CLEVELAND — As people look for new jobs or ways to just get by, criminals are targeting you now more than ever. People are so isolated right now, but the crooks will find you.
“We are beginning to see more and more scams be perpetrated online,” said Sue McConnell from the Better Business Bureau Serving Greater Cleveland. She told us Coronavirus breeds other problems besides just health. “It’s just creating a big arena for all kinds of scams,” she said.
On the BBB’s ScamTracker website, we saw grant scams. Crooks “calling from the government” wanting to know your bank account number, your credit card number or asking if you know where Western Union is.
One person recently lost $1,100 to a government grant scam.
“These are also showing up on social media sites…phony grant offers due to coronavirus,” said McConnell.
Plus, so many people are laid off. They’re turning to the internet, posting resumes. Be careful. One complaint to the BBB showed a person lost $1,900 during a fake "Mystery Shopper” scam.
Others are getting roped into different fake jobs.
“They’ll send you counterfeit checks and tell you to deposit them and wire money to somebody, or buy gift cards as part of your so-called job,” McConnell told us.
Pop-up web sites related to COVID-19 are more common now.
“If you’re noticing that it’s a brand new site, be very careful,” warned McConnell. She suggests using the site “Who Is” that will tell you where and when the site was created. “ And if you’re noticing that it’s registered from a country outside of the United States, you may just want to go to a different site,” suggested McConnell.
And here’s one of the scariest scenarios that scammers are trying: “Seniors are getting calls from individuals offering to pick up their prescriptions for them,” McConnell warned.
If you get a call for any coronavirus reason, Cuyahoga County leaders want you to stop and get information. “Offer to call the person back at a number that you can verify as the bank or the organization that you claim to represent,” said Terry Allan, who is the Cuyahoga County Health Commissioner.
The BBB also reports complaints about fake sites selling facial masks that take your money and then don’t send any of the products.
So, warn your friends, neighbors and older Americans, because even when it seems like they’re safe in, isolation they’re really not.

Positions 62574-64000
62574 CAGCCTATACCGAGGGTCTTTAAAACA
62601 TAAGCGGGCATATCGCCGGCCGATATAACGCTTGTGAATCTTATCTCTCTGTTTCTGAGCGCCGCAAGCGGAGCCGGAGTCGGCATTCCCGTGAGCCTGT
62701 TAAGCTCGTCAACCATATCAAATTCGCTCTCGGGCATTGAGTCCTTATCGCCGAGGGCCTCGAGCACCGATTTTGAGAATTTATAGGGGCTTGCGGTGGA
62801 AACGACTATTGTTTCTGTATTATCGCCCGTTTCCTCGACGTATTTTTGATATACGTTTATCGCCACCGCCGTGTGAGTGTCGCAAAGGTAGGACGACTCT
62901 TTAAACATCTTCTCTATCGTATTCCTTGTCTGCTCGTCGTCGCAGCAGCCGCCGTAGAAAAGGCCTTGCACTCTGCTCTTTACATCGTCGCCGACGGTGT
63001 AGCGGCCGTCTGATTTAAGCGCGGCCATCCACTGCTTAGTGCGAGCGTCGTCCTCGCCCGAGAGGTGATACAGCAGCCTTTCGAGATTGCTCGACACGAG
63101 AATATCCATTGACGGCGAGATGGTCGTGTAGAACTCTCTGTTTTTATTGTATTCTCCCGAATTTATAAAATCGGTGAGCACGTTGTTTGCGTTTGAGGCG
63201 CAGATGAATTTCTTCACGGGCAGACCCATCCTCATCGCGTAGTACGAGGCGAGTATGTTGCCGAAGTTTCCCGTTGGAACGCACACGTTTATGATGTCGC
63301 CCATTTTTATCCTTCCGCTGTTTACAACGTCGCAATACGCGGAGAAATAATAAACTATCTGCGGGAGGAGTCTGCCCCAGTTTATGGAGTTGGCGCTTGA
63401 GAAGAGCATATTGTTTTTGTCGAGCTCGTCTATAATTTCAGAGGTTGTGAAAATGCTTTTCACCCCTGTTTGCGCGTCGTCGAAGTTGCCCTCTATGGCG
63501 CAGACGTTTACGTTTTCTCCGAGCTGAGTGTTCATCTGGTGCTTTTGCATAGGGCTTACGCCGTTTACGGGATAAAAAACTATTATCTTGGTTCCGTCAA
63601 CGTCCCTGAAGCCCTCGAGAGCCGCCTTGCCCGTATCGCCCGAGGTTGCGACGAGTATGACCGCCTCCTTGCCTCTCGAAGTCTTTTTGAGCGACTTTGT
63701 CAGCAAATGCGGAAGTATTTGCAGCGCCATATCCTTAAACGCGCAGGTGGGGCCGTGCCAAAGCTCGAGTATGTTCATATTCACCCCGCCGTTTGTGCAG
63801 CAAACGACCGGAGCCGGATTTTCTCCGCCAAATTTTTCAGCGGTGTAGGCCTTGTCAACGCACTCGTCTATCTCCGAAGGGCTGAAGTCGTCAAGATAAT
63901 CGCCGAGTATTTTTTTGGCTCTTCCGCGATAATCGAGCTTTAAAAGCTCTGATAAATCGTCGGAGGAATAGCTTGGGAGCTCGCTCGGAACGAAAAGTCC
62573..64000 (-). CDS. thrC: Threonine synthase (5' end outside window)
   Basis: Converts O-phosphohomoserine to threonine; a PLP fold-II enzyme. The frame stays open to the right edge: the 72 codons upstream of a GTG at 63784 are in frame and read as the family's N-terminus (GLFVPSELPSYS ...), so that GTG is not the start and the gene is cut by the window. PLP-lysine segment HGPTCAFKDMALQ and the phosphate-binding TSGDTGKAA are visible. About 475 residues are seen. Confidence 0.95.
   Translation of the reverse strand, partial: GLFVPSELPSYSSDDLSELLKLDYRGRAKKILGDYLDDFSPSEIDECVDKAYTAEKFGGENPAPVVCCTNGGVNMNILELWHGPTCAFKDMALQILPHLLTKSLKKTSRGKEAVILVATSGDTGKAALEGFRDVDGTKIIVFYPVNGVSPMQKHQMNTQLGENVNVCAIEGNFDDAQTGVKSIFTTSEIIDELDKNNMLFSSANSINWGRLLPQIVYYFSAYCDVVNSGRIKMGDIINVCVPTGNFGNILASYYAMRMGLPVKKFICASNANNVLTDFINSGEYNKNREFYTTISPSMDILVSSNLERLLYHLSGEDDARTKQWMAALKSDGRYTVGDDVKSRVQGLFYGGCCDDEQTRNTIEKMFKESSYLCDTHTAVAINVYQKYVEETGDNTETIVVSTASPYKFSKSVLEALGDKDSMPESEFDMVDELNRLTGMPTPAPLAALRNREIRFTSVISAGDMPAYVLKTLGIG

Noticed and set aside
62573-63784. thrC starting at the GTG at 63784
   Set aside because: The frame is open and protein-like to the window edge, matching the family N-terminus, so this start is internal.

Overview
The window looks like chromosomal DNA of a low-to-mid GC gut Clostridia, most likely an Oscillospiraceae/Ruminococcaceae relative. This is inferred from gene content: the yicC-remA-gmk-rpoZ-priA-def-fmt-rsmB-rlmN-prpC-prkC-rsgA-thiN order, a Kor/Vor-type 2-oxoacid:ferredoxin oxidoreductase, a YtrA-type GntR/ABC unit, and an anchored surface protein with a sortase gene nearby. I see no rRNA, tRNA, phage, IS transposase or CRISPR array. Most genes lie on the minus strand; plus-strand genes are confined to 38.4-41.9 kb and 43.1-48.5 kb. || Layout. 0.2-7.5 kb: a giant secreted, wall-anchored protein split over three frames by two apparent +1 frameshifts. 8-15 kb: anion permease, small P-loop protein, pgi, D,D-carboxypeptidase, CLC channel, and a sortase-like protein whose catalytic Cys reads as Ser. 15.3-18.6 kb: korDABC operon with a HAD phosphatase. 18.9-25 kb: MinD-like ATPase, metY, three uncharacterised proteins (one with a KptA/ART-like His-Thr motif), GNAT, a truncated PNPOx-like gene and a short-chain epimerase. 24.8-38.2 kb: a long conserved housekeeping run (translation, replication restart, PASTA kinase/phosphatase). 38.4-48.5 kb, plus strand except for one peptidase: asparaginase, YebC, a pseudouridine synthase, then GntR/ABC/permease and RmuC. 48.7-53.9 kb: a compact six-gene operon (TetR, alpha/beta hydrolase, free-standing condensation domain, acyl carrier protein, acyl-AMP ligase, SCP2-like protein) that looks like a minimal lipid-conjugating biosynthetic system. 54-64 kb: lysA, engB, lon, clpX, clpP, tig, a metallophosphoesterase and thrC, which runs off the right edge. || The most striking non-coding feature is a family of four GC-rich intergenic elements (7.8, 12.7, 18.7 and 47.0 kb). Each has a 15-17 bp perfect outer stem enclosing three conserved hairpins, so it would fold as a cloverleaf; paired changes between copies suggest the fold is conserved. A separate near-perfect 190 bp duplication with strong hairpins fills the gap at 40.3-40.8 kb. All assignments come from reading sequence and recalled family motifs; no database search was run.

Here’s the latest warning coming from the Federal Communications Commission:
“WASHINGTON, March 20, 2020—The Federal Communications Commission today launched a COVID-19 Consumer Warnings and Safety Tips webpage – https://www.fcc.gov/covid-scams [fcc.gov] – to alert consumers to the proliferation of scam phone calls and texts related to the coronavirus pandemic. Scammers are promoting bogus cures, offering fake test kits, sending hoax text messages, and generally preying on virus-related fears. The webpage includes sample audio from actual scams, including: · Free home testing kits · Scams targeting diabetics who use insulin · Coronavirus HVAC cleaning The FCC receives consumer complaints and is monitoring news reports and consumer alerts from other federal government agencies. “We’re tracking scams and sharing information to arm consumers about how imposters use spoofing and other tactics to steal their money and their identity,” said Patrick Webre, Chief of the FCC’s Consumer and Governmental Affairs Bureau. “The FCC fights these types of scams through enforcement of its rules, but our primary goal is to be proactive so Americans don’t fall victim to these bad actors.” Check back for updates to the FCC COVID-19 Consumer Warnings and Safety Tips webpage, which will be refreshed as new scams surface. For more information about scam calls and texts, visit the FCC Consumer Help Center [fcc.gov] and the FCC Scam Glossary [fcc.gov]. You can also file a complaint about such scams at fcc.gov/complaints [fcc.gov]. The FCC has more information on what service providers are doing to help consumers during the pandemic to Keep Americans Connected [fcc.gov].”